The budding magician
Madari Basti in Sanganer, Jaipur, has become synonymous with street magic. It is the bread and butter for most people residing there. Almost every household has one street magician to its credit. Some of them are veterans who can make a rubber snake come to life and dead pigeons fly, while others are amateurs who are learning the tricks of trade. For these budding street magicians, the first task is to learn the trick of making coins vanish in thin air and reappear in someone’s pockets or behind someone’s ears. One such upcoming entertainer is 12-year-old Sohil Khan. Sohil, a Std IV student in the Government Upper Primary School in Pratapnagar, Jaipur, is among the many children for whom school is a silver lining. Street magic has long been a form of art which has been passed on from one generation to the next. Of late, however, it has lost its sheen. Even the veterans of the trade want their children to get a proper job instead of walking the path of struggle that they have endured all this while. After Sohil’s mother passed away, his father, Umad Khan, married Jafran. He has three sons with his first wife: Sohil, Ronit, and Taufiq, and three with his second wife, Mohit, Tauheed, and Shoaib. Sohil and his younger brothers, Ronit and Taufiq live with their grandmother, a few blocks away. Both of them are in Std III in the same school as Sohil. His stepbrothers, in contrast, are too young to attend school.
“My grandfather taught magic to my father. He in turn taught it to me. I don’t really like it, but I don’t hate it either”
Young Sohil aspires to become a doctor and is willing to work hard to realise his dream. He likes studying, but Mathematics and English are his favourite subjects. His intention is to earn good money and get his grandmother and his entire family, including his stepmother and step brothers out of the throes of poverty. “We have a small house, which is not in good shape. I want to renovate it and maybe add another floor, so that all of us can live together,” he says. Sohil goes out on Sundays or other holidays to perform street magic in different parts of Jaipur and during vacations, he even goes to other locations with the elder boys in the neighbourhood and works as a jamura (assistant). Like other children, even Sohil likes to play with his friends. After returning from the school, he completes his homework and then steps out to play hide-and-seek or catching-the-ball. The idea of banter with friends brings about a smile on his face. Then there are days when, instead of stepping out to play, he has to step out to support the family. On a good day, he earns Rs 50-100, but on most days, it’s around Rs 10-20.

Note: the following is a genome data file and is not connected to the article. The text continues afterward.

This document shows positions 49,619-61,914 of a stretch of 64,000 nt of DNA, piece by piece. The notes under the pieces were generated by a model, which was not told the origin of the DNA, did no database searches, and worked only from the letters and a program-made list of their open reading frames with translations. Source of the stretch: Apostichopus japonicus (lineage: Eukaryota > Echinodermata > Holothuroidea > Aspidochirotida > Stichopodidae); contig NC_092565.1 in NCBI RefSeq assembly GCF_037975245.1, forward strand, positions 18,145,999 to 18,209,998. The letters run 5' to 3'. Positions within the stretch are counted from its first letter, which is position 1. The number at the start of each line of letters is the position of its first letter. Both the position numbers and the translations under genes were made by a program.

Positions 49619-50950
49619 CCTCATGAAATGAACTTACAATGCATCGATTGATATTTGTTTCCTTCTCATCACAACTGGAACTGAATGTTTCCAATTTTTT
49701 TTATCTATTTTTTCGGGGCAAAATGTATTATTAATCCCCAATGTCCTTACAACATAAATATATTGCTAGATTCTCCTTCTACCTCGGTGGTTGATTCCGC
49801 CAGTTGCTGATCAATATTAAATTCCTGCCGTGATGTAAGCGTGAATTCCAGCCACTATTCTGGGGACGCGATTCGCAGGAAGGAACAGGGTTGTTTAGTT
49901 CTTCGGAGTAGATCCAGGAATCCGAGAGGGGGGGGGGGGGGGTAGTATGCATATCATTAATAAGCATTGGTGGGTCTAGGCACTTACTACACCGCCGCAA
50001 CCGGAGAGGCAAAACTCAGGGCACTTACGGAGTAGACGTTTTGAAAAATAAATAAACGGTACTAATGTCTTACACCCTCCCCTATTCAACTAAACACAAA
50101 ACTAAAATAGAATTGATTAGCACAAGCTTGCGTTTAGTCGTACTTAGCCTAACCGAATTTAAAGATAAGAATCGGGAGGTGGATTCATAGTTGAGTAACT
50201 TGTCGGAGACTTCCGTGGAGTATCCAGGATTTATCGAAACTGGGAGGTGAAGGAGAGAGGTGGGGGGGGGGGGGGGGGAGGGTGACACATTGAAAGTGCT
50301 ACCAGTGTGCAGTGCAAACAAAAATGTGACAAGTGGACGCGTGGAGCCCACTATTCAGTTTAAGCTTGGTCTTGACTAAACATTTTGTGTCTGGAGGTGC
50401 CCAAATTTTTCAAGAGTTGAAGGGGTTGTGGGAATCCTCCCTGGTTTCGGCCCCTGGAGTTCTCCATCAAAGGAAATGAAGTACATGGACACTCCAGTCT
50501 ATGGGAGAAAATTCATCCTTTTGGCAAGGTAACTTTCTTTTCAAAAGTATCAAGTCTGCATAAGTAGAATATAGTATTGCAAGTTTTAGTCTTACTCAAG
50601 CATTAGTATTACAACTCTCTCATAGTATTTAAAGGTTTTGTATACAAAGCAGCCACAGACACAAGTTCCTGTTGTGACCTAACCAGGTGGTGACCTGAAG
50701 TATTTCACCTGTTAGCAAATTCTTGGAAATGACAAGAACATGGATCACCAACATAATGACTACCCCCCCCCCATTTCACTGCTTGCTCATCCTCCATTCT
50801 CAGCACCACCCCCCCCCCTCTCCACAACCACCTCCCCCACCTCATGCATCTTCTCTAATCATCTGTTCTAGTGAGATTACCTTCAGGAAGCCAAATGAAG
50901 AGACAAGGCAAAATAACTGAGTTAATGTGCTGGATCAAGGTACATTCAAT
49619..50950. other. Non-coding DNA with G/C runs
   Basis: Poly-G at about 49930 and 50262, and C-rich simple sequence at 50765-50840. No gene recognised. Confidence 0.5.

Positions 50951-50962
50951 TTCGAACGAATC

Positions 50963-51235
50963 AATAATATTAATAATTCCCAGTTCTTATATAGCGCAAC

“My favourite is Dal Chawal, but we also get Roti, Halwa, Kheer, Rabdi, and even biscuits and bananas at times.”
Sohil has fond memories of the time he spent with his father. He remembers his father telling him to concentrate on school because he believed that it will help him in the future. As with other people in Madari Basti, even Umad Khan perhaps felt that his sons should take up a good job so that they don’t have to worry about their future — a sentiment that is shared by Sohil’s daadi (grandmother) as well. Sohil’s grandmother was glad that they had learned to perform magic but she didn’t want them to pursue it as a career. “We just taught them these tricks so that they can earn for themselves if need be, but I would prefer if they work hard and get a proper job instead of depending on Rs 40-50 that they earn from performing on the streets,” she says. According to her, street magic had no future. “You ask for Kathputli Basti in Jaipur and everyone knows about it. Making Katputlis is considered an art form, so Kathputli Basti has become famous. Ask for Madari Basti and no one knows about it. The deplorable condition we live in is only because street magic is not considered an art anymore,” she implores. Sohil’s family lives in such difficult conditions, so it isn’t surprising that he likes the variety of food that is served at school. “My favourite is Dal Chawal, but we also get Roti, Halwa, Kheer, Rabdi and even biscuits and bananas at times.” Even his grandmother is thankful that the three of them get one good meal in school. When Sohil starts performing, he makes sure that he gives his 100%. The enthusiasm on his face is difficult to miss. As with born performers, even he can magically connect with his audience by merely interacting with them. It’s too early to say whether he is destined to make it big in the world of magic, or whether magic will just be a hobby for him in the future.
The kitchen will provide mid-day meals to over 30,000 Government school children